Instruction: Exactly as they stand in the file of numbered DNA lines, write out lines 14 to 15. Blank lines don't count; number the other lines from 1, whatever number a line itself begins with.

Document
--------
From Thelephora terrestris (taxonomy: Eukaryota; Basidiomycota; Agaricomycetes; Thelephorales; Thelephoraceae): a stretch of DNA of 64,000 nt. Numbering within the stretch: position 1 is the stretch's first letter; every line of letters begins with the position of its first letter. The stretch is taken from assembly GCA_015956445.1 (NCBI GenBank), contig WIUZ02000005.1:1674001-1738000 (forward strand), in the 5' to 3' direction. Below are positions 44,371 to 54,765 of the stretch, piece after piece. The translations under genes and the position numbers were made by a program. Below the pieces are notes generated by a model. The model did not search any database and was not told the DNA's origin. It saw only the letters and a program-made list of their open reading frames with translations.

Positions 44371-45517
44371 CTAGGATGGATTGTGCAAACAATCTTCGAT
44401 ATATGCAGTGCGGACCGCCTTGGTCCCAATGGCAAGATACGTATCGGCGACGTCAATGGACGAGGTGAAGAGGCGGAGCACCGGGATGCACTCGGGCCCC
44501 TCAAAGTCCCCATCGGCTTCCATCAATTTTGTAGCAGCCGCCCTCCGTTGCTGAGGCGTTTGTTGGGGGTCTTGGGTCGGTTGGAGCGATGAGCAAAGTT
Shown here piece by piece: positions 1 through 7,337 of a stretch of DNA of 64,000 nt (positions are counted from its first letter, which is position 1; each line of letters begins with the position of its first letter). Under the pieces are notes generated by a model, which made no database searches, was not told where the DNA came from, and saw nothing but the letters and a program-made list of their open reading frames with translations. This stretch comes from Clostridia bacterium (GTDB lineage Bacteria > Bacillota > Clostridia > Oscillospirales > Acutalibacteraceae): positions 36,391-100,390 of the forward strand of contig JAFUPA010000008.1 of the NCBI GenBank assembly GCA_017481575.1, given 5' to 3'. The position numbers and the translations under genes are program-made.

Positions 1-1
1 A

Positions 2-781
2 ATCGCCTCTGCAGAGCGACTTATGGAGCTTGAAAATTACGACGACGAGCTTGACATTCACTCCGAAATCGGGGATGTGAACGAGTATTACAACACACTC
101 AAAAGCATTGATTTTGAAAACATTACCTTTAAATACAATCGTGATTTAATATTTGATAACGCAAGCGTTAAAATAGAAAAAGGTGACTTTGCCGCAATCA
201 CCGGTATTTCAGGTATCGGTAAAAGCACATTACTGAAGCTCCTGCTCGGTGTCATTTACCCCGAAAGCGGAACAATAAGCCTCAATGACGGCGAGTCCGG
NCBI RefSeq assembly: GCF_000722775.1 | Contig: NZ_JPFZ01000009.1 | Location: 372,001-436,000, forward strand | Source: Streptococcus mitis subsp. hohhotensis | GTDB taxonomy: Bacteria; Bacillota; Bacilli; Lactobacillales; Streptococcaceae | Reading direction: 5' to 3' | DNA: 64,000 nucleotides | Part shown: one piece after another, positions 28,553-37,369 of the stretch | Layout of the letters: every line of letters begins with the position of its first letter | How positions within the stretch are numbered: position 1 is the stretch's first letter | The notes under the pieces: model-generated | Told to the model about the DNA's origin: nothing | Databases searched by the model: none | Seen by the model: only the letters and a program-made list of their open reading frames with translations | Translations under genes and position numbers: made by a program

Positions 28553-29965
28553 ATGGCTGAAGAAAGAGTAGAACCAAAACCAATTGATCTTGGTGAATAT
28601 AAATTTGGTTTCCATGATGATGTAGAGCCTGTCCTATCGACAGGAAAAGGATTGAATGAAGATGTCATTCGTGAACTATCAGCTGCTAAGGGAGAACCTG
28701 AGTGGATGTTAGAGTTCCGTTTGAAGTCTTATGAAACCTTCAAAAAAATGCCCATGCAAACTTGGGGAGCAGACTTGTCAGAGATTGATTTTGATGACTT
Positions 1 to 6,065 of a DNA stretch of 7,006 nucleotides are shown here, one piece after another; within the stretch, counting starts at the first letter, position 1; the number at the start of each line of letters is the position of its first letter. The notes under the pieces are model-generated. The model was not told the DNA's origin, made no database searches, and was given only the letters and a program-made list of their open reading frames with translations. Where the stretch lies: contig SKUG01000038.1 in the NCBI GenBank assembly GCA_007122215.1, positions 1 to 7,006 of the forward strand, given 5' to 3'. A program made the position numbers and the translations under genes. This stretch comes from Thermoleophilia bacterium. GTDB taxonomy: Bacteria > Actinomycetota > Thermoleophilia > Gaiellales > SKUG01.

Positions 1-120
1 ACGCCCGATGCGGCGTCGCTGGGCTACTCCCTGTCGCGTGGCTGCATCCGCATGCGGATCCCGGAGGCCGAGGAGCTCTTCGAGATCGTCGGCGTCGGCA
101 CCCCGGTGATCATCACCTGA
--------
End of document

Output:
Positions 28553-29965
28553 ATGGCTGAAGAAAGAGTAGAACCAAAACCAATTGATCTTGGTGAATAT